7. Radiation-affected laminar flame quenching

    SciTech Connect

    Arpaci, V.S.; Tabaczynski, R.J.

    1984-08-01

    A radiation number describing all effects of radiation (emission, absorption, and scattering) near a wall is introduced. The increase in the Peclet number characterizing the flame quench distance and the decrease in flame temperature are shown in terms of this radiation number. Finally, the above considerations have made it possible to qualitatively show that the contribution of radiation to the heat transfer and the laminar flame quenching in small diesel engines can be as much as 35 percent. 27 references.

  8. Trans-Laminar-Reinforced (TLR) Composites

    NASA Technical Reports Server (NTRS)

    Hinders, Mark; Dickinson, Larry

    1997-01-01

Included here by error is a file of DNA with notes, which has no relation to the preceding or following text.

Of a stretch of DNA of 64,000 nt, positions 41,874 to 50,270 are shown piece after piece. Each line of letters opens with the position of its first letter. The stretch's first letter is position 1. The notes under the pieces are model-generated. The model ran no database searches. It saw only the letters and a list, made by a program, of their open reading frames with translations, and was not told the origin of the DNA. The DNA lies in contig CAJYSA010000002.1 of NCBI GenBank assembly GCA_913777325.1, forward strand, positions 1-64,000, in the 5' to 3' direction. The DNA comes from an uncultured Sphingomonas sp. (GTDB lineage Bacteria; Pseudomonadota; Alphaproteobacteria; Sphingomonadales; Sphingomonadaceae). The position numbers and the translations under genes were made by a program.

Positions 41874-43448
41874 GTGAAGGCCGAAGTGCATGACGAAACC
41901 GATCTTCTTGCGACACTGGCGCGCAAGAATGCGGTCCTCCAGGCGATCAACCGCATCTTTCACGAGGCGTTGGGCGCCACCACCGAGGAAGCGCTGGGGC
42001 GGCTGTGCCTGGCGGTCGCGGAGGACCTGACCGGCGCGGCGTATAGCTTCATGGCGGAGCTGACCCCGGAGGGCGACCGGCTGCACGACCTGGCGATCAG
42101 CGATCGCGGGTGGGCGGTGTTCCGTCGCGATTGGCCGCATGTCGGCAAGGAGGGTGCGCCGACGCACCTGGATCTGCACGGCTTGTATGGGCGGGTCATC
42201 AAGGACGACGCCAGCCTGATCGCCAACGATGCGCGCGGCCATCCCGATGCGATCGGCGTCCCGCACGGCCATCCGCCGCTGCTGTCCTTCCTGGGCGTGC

A Trans-Laminar-Reinforced (TLR) composite is defined as composite laminate with up to five percent volume of fibrous reinforcement oriented in a 'trans-laminar' fashion in the through-thickness direction. The TLR can be continuous threads as in 'stitched laminates', or it can be discontinuous rods or pins as in 'Z-Fiber(TM) materials. It has been repeatedly documented in the literature that adding TLR to an otherwise two dimensional laminate results in the following advantages: substantially improved compression-after-impact response; considerably increased fracture toughness in mode 1 (double cantilever beam) and mode 2 (end notch flexure); and severely restricted size and growth of impact damage and edge delamination. TLR has also been used to eliminate catastrophic stiffener disbonding in stiffened structures. TLR directly supports the 'Achilles heel' of laminated composites, that is delamination. As little as one percent volume of TLR significantly alters the mechanical response of laminates. The objective of this work was to characterize the effects of TLR on the in-plane and inter-laminar mechanical response of undamaged composite laminates. Detailed finite element models of 'unit cells', or representative volumes, were used to study the effects of adding TLR on the elastic constants; the in-plane strength; and the initiation of delamination. Parameters investigated included TLR material, TLR volume fraction, TLR diameter, TLR through-thickness angle, ply stacking sequence, and the microstructural features of pure resin regions and curved in-plane fibers. The work was limited to the linear response of undamaged material with at least one ply interface. An inter-laminar dominated problem of practical interest, a flanged skin in bending, was also modeled.